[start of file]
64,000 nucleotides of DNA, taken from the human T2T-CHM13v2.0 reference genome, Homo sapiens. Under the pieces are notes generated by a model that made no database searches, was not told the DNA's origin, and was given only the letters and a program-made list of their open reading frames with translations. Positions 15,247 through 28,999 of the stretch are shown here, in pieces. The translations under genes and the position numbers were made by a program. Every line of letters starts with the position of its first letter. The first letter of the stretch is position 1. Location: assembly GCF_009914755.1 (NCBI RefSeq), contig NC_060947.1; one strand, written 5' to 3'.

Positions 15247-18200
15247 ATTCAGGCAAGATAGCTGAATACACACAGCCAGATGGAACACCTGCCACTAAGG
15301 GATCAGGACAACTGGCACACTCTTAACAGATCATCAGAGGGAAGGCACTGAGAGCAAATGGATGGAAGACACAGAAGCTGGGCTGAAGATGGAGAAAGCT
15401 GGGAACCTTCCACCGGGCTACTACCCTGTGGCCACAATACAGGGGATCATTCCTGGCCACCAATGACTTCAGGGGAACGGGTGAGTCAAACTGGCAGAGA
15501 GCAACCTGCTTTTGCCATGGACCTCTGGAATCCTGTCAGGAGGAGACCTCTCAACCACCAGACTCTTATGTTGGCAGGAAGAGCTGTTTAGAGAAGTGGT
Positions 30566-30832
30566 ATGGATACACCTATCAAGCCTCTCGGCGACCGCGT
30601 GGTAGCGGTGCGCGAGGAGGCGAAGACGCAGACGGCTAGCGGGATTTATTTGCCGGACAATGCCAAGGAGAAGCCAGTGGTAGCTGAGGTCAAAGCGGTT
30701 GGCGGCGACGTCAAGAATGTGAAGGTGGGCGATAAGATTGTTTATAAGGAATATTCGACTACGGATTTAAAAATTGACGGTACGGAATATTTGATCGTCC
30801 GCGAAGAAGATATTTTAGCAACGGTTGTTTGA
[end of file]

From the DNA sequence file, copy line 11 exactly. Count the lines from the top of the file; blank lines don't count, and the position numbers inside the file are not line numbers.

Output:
30801 GCGAAGAAGATATTTTAGCAACGGTTGTTTGA